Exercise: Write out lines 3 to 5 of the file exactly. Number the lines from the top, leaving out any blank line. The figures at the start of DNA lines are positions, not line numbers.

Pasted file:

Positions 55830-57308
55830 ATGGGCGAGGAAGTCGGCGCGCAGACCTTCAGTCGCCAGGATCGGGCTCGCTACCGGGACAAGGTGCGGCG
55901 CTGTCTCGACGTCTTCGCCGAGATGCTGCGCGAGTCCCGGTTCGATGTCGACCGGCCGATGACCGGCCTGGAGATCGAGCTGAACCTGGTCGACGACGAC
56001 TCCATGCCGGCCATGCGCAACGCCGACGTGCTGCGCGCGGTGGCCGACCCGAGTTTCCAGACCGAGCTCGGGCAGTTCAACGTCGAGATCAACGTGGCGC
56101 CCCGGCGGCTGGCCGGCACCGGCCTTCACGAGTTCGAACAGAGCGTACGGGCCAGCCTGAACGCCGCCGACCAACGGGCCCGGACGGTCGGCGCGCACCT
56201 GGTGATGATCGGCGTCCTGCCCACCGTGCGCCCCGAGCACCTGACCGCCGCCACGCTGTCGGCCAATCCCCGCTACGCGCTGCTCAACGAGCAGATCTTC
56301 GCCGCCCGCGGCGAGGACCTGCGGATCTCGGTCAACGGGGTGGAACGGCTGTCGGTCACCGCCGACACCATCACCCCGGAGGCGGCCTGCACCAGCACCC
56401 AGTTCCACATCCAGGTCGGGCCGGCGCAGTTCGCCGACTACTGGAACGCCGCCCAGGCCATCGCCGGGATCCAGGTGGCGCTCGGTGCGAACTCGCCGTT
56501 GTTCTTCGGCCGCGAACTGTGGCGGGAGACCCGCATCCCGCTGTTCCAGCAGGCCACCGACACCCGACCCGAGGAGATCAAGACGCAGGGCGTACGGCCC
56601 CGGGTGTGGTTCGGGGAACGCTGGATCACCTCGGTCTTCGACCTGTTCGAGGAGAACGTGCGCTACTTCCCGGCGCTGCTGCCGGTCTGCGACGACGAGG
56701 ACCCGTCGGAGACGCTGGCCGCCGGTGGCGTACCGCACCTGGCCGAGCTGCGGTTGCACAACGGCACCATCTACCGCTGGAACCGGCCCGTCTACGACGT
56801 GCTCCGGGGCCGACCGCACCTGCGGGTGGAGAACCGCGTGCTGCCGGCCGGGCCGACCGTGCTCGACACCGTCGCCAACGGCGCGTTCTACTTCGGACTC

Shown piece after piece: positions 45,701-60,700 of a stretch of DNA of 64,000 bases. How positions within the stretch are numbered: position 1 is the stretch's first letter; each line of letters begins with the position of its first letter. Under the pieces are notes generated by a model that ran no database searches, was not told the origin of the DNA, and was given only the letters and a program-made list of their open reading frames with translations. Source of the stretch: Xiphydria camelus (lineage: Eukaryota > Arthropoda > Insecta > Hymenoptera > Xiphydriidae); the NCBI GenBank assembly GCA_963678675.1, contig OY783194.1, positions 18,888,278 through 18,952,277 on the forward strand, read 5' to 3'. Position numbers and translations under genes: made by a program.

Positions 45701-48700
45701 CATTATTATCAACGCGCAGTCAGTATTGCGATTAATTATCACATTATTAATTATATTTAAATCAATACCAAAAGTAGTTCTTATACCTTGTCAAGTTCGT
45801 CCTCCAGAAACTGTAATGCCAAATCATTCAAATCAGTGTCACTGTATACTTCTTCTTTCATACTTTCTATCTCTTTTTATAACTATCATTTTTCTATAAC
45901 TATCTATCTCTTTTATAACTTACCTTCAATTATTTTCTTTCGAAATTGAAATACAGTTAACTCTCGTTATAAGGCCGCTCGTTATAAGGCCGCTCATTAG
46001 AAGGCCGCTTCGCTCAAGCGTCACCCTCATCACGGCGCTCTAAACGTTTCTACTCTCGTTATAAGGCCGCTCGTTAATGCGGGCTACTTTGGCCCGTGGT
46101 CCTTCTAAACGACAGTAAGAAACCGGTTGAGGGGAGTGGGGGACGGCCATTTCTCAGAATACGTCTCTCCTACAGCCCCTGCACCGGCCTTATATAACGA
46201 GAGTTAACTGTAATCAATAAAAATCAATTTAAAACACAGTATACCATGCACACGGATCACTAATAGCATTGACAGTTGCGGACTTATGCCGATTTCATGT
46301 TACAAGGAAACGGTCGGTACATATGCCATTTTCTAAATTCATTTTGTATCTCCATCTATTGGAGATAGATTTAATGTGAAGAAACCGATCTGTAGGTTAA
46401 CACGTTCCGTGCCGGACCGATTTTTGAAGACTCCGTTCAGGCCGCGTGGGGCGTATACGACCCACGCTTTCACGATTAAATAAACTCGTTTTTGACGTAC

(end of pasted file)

55901 CTGTCTCGACGTCTTCGCCGAGATGCTGCGCGAGTCCCGGTTCGATGTCGACCGGCCGATGACCGGCCTGGAGATCGAGCTGAACCTGGTCGACGACGAC
56001 TCCATGCCGGCCATGCGCAACGCCGACGTGCTGCGCGCGGTGGCCGACCCGAGTTTCCAGACCGAGCTCGGGCAGTTCAACGTCGAGATCAACGTGGCGC
56101 CCCGGCGGCTGGCCGGCACCGGCCTTCACGAGTTCGAACAGAGCGTACGGGCCAGCCTGAACGCCGCCGACCAACGGGCCCGGACGGTCGGCGCGCACCT